The first test to perform is a complete blood count (red blood cells) that will indicate the presence of anemia after a thorough physical examination. CBC will show different indices of red blood cells as mean corpuscular volume and mean corpuscular hemoglobin concentration.
These parameters comment on the amount of hemoglobin within the red blood cells; both generally decrease in the hypochromic microcytic anemia.
The first test to perform is the complete blood count (CBC), which will indicate the presence of anemia after a thorough physical examination.
The complete blood count will show different rates of red blood cells as mean corpuscular volume and mean corpuscular hemoglobin concentration.
These parameters comment on the amount of hemoglobin within the red blood cells; both generally decrease in hypochromic microcytic anemia. The next test is iron studies that examine transferrin saturation, total iron-binding capacity, and ferritin.
Total iron-binding capacity usually increases in iron deficiency anemia, while transferrin saturation is markedly reduced in iron deficiency anemia.
Ferritin levels below 12 ng/ml in the absence of scurvy are a reliable indicator of iron deficiency anemia.
However, a low or average ferritin level does not exclude the diagnosis of iron deficiency anemia because ferritin is an acute-phase reactive protein. Its level increases during the time of infections.
As iron levels decrease, transferrin levels increase in compensation.
The peripheral smear will show red blood cells of small size with pencil cells. The microcytic cells will have a large area of central pallor and a small peripheral border of hemoglobin.
After establishing the diagnosis of hypochromic microcytic anemia, iron replacement therapy can be started. The treatment includes 325mg of ferrous sulfate three times a day orally.
Up to 10 mg of iron can be absorbed from the intestine and is the preferred initial treatment. Nausea and constipation are the side effects that limit compliance with this therapy.
Compliance can be increased by gradually increasing the treatment dose while monitoring the patient’s side effects. The maximum tolerated amount is usually selected to replace lost iron.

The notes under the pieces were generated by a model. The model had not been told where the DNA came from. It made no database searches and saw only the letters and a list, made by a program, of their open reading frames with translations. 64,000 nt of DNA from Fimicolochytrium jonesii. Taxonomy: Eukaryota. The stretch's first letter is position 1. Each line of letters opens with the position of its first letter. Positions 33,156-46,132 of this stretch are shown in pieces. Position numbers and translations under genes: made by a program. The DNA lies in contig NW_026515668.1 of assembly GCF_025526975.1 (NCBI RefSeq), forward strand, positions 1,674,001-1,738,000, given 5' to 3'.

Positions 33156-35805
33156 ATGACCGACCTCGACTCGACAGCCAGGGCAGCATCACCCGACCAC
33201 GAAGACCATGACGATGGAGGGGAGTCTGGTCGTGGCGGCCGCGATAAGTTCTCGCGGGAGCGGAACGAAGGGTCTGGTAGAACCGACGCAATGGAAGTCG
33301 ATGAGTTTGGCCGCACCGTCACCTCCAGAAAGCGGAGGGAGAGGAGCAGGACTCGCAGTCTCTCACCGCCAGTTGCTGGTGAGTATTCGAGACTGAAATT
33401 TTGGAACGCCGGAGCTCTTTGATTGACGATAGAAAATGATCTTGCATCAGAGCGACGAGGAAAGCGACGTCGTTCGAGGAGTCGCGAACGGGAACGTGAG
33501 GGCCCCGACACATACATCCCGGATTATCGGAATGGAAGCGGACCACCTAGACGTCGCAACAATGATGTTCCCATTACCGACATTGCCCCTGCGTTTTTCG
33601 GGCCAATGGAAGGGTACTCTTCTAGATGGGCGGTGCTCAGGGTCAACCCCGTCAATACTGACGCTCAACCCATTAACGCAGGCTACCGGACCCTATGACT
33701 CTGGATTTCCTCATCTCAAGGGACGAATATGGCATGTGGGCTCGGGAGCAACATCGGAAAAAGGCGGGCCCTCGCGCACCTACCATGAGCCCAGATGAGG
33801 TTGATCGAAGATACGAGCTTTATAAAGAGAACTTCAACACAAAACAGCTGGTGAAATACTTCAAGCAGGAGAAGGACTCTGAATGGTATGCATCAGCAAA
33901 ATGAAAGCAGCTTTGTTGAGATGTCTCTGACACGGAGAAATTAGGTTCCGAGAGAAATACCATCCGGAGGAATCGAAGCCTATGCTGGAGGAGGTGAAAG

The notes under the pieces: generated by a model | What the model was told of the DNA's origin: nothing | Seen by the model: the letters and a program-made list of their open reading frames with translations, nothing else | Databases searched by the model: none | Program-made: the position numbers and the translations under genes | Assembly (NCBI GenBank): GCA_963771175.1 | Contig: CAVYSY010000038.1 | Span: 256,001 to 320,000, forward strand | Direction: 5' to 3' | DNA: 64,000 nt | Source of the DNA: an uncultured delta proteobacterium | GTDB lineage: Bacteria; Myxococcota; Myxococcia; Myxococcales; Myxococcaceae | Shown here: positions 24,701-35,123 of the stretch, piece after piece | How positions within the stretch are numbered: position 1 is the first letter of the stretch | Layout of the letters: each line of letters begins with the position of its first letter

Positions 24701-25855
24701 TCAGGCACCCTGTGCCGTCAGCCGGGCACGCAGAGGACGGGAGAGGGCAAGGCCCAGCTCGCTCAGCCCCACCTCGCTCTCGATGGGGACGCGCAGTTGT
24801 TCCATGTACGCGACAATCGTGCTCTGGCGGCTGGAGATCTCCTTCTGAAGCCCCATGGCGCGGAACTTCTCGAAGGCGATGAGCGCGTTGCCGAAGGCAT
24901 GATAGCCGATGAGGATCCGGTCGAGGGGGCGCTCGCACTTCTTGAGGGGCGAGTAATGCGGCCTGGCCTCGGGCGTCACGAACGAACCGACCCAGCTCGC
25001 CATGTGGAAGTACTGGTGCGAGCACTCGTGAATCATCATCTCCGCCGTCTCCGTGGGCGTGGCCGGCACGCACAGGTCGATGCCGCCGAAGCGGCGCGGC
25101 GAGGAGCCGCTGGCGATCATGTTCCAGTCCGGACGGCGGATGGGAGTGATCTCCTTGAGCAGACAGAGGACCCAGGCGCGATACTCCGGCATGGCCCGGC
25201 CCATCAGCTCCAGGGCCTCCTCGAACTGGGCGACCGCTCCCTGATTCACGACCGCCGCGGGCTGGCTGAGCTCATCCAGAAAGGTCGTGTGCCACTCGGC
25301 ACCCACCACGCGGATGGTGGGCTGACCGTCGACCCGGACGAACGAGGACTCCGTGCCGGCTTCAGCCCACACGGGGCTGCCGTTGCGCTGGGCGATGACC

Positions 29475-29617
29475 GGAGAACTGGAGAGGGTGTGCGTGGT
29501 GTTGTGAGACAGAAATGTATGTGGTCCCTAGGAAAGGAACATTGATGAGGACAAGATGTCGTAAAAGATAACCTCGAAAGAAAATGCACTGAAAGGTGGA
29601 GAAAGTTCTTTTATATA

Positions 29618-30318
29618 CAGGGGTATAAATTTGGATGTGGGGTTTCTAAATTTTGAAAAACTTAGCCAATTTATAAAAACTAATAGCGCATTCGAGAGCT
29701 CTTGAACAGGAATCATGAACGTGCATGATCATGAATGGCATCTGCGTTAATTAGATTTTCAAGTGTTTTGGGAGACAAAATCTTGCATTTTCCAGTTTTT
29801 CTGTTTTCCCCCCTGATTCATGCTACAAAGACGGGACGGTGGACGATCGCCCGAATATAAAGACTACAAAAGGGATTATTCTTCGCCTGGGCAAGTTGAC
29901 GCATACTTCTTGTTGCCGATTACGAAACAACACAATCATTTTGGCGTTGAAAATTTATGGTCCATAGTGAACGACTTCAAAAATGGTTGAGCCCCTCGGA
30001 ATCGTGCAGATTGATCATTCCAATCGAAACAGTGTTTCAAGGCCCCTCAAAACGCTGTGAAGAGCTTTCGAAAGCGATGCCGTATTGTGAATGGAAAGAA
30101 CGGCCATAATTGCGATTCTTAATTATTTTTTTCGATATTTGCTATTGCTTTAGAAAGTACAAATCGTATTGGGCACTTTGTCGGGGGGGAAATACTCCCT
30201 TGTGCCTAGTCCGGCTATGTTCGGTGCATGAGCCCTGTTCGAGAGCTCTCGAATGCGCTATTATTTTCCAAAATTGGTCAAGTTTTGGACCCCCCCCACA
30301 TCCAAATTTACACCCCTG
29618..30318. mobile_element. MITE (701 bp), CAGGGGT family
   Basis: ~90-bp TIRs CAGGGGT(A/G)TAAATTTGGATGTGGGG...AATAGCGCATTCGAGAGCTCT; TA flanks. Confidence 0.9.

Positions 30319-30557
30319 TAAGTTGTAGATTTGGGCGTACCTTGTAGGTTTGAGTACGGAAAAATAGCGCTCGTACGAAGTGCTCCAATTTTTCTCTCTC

The impact of this treatment usually appears after three weeks, while the full effects will be evident at two months. Parenteral iron products can be used when:
- Oral drugs produce relentless side effects.
- Anemia is resistant to oral therapy.
- There is some gastrointestinal disease that prevents the adequate absorption of iron.
- There is a continuous loss of blood that can not be corrected with oral supplements.
The iron preparation with sorbitol is infused slowly for 5 minutes at a dose of 50 mg/kg of body weight in men and 35 mg/kg in women. The parenteral dose is usually the deficit of iron plus an extra gram of iron to replenish the body’s iron reserves.
The differential diagnosis of hypochromic microcytic anemia can be thalassemias, anemia due to chronic diseases, lead poisoning, and sideroblastic anemia linked to the X chromosome.
Microcytosis is a term used to describe red blood cells that are smaller than usual. Anemia is when you have few numbers of red blood cells that work correctly in your body.
In microcytic anemias, your body has fewer red blood cells than usual. The red blood cells that you have are also too small. Several different types of anemias can be described as microcytic.
Microcytic anemias are caused by conditions that prevent your body from producing enough hemoglobin. Hemoglobin is a component of your blood. It helps carry oxygen to your tissues and gives your red blood cells their red color.
Iron deficiency causes most microcytic anemias. Your body needs iron to produce hemoglobin. But other conditions can also cause microcytic anemia. To treat microcytic anemia, your doctor will first diagnose the underlying cause.
You may not notice any symptoms of microcytic anemia at first. Symptoms often appear at an advanced stage when the lack of normal red blood cells affects their tissues.
Common symptoms of microcytic anemias include:
- Fatigue, weakness, and fatigue.
- Loss of resistance
- Difficulty breathing.
- Pale skin.
If you experience any of these symptoms and do not resolve them within two weeks, request an appointment to see your doctor.
You should schedule an appointment to see your doctor as soon as possible if you experience severe dizziness or difficulty breathing.
Types and causes of microcytic anemia
Microcytic anemias can be further described according to the amount of hemoglobin in red blood cells. They can be hypochromic, normochromic, or hyperchromic:
- Hypochromic microcytic anemias
Hypochromic means that red blood cells have less hemoglobin than usual. The low hemoglobin levels in the red blood cells make it look paler. In microcytic hypochromic anemia, your body has low levels of red blood cells that are smaller and paler than usual.
The majority of microcytic anemias are hypochromic. Hypochromic microcytic anemias include:
Iron deficiency anemia: The most common cause of microcytic anemia is iron deficiency in the blood. Iron deficiency anemia can be caused by:
- Inadequate intake of iron is usually a result of your diet.
- It can not absorb iron due to celiac disease or Helicobacter pylori infection.
- Chronic blood loss due to frequent or heavy periods in women or gastrointestinal (GI) hemorrhages of upper gastrointestinal ulcers or irritable bowel syndrome.
- The pregnancy.
Thalassemia: Thalassemia is a type of anemia caused by a hereditary anomaly. It involves mutations in the genes necessary for the average production of hemoglobin.